Restaurants: Light bites

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Indy Lifestyle Online
SUFFOLK

Dining in a vineyard restaurant sounds all very European, but at Carla Carlisle's Leaping Hare Cafe, Wyken Hall, near Bury St Edmunds (01359-250287), you can do just that. Set in a large barn, tables outdoors overlook a field where Jacob sheep graze; there is room for children to race around, and a waterbowl for dry dogs. Inside, fresh and lightly sophisticated food, cooked by a young Englishman, Dean Simpole- Clark, is served with verve, be it a fresh beetroot soup, chicken cooked over vine leaves or duck burgers with red pepper mayonnaise. Salad leaves come from the kitchen garden. The key lime pie recipe comes from Nora Ephron. Wyken's Bacchus 1992 has been winning all the top awards; better to my taste is the Alsatian-style Auxerrois, which tastes disarmingly French. A gift-shop to the side is a shade twee, but stocks the wines. Meals from pounds 10 to pounds 30. Open Thur, Fri and Sun 10am-6pm (lunch 12noon-2pm), and dinner Fri from 7pm. Visa, Access. Booking advisable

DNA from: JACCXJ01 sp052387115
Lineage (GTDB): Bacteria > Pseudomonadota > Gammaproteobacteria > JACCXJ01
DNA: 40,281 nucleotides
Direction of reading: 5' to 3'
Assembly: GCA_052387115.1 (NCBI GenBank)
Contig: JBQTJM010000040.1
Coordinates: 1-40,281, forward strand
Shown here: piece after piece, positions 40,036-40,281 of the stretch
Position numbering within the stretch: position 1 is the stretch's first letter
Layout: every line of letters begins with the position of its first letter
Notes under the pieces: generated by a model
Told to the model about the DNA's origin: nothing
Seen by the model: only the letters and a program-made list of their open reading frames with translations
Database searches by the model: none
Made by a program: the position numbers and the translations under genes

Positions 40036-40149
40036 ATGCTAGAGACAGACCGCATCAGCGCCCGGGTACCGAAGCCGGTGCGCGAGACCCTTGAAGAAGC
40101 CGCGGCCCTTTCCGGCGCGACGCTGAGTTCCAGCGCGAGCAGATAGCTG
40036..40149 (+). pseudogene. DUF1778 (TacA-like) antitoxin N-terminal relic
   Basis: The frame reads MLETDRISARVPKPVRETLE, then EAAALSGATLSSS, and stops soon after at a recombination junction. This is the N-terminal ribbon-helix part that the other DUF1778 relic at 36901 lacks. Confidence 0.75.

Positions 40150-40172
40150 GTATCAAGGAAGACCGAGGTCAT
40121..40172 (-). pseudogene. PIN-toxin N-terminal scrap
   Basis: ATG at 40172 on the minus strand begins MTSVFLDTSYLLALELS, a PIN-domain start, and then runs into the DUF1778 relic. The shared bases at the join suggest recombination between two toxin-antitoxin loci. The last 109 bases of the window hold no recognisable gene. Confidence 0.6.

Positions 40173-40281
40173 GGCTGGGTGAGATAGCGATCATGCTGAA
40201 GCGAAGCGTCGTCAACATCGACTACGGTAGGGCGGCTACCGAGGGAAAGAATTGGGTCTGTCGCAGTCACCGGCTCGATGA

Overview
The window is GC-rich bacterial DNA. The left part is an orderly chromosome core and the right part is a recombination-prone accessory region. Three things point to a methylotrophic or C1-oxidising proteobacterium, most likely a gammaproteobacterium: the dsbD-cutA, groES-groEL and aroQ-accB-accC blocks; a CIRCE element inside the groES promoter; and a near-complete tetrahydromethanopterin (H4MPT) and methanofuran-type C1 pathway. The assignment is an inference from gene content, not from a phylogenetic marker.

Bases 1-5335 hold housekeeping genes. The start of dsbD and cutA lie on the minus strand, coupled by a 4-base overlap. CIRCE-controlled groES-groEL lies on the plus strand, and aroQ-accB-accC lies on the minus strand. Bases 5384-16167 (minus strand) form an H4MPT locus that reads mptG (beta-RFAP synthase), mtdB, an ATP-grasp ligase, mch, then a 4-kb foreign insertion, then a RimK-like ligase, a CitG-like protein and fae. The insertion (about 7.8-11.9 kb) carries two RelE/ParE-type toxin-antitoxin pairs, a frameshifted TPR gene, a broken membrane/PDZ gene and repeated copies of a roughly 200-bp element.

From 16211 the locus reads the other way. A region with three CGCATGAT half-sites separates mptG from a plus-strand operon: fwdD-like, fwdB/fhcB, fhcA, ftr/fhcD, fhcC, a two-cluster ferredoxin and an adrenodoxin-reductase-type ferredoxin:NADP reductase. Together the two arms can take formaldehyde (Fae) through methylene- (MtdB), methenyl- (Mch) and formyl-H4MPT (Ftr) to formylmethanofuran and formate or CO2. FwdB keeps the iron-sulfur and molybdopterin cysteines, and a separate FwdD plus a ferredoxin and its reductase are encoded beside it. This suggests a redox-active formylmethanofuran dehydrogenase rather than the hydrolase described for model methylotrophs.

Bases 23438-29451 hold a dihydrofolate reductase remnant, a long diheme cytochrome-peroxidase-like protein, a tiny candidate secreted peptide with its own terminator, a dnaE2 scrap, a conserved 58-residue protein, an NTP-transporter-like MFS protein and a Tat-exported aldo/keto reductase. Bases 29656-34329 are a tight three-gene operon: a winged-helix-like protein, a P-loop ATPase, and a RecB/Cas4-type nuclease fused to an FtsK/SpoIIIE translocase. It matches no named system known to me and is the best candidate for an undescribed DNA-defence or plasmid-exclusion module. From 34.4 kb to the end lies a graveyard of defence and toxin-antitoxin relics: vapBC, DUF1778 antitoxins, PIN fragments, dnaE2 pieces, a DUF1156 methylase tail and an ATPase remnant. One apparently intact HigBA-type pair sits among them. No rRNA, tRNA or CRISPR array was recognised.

KENT

The Royal Native Oyster Stores, The Horsebridge, Whitstable (01227-276856) strip away the south-coast frou-frou in favour of Gallic charm. A beachfront warehouse, it has been converted with knockabout grace, so gingham cloths flutter on warped wooden refectory tables and one of the waitresses might park her bicycle in the dining room. English families in rugby shirts and Marks & Spencer jumpers suddenly look gloriously French as they tuck into oysters, steaming plates of mussels and simply fried fish, and toss back cheap chablis on a Sunday afternoon. Service is chaotic. Open Tues to Sun lunch and dinner. About pounds 15. Major credit cards

WEST YORKSHIRE

Some ideas are just nutty enough to work. Salts Mill, Victoria Road, Salt Aire (01274-531163) is one of them. Here a local entrepreneur named Jonathan Silver has set up a Hockney museum-cum-gift-shop, a clothes shop with racks of sharp suits and a vast cafeteria with chic fittings serving deli staples such as corned beef on rye and root beer. Salt Aire was built as an rural antidote to the dark, satanic mills. The grounds are still perfect for putting fresh air into city lungs. Open 9am-6pm daily. Light meals about pounds 5-pounds 8. Cash and cheques only

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